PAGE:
#tbt: James Tate, “Aunt Edna”

This morning we woke to the sad news that James Tate has passed on. To honor Tate, this week’s Throwback Thursday selection is “Aunt Edna” from Selected Poems (1991), winner of the 1992 Pulitzer Prize for Poetry and the William Carlos Williams award. In addition to Selected Poems, Wesleyan also published Tate’s 1990 volume, Distance from Loved OnesTate was a friend to Wesleyan University Press, and was a dedicated writing professor at the University of Massachusetts, Amherst. He will be greatly missed by the poetry community and his students. We send our condolences to Tate’s wife, fellow poet and professor, Dara Wier. 




Aunt Edna

Aunt Edna of the hills
comes down to give
her sisters chills;

she wears the same
rags she wore
seven years ago,

she smells
the same; she tells
the same hell-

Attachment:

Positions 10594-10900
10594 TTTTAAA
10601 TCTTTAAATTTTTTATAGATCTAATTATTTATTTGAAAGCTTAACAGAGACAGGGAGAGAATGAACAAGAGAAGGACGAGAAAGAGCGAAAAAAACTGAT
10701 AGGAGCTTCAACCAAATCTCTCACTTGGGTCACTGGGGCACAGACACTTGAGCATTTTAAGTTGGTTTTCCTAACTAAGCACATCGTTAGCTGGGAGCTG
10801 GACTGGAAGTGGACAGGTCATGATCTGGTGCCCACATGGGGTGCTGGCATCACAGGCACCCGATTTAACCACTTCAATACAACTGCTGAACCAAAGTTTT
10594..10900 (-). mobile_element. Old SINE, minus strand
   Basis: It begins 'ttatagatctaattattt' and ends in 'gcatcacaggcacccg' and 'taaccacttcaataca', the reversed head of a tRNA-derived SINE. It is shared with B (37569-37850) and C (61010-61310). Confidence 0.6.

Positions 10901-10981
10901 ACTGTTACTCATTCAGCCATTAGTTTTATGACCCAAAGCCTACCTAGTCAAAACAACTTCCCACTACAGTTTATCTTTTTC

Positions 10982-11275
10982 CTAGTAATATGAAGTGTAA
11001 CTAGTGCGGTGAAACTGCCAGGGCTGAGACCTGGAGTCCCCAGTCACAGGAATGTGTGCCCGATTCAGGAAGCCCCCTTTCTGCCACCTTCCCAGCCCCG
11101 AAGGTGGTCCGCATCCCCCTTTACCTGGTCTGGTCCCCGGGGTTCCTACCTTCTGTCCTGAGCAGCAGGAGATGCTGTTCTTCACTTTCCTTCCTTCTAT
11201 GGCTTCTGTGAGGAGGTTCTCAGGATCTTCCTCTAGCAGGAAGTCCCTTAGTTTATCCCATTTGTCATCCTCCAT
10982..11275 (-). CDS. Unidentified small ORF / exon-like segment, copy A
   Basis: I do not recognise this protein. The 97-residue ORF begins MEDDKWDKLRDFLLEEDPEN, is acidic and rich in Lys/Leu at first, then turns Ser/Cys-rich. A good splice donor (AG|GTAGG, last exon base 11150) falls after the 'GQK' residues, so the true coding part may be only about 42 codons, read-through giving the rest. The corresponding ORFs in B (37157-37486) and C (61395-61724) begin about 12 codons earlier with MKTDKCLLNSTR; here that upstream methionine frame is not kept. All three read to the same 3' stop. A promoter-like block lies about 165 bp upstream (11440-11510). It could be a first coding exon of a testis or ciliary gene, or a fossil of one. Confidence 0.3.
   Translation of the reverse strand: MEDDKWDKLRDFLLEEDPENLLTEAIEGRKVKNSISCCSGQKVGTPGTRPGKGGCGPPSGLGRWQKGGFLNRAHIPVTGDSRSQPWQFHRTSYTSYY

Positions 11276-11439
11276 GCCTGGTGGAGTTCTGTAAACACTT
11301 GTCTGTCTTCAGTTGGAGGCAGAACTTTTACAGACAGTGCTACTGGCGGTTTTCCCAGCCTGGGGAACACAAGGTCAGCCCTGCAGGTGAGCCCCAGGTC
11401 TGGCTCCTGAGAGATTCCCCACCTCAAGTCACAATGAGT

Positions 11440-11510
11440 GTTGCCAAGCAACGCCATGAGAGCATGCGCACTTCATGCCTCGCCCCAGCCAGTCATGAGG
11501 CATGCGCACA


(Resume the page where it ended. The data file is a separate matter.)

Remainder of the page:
is-here stories.
She hates flowers,
she hates the glory

of the church she
abandoned for the

of her Ozark cave.
She gave
her sons to the wolves.



JAMES TATE was the author of fifteen books of poetry and three of prose, including Worshipful Company of Fletchers (1994), which won the National Book Award. His other honors included an Academy of American Poets chancellorship, a National Institute of Arts and Letters Award for Poetry, the Wallace Stevens Award, and fellowships from the Guggenheim Foundation and the National Endowment for the Arts. He taught at the University of Massachusetts in Amherst.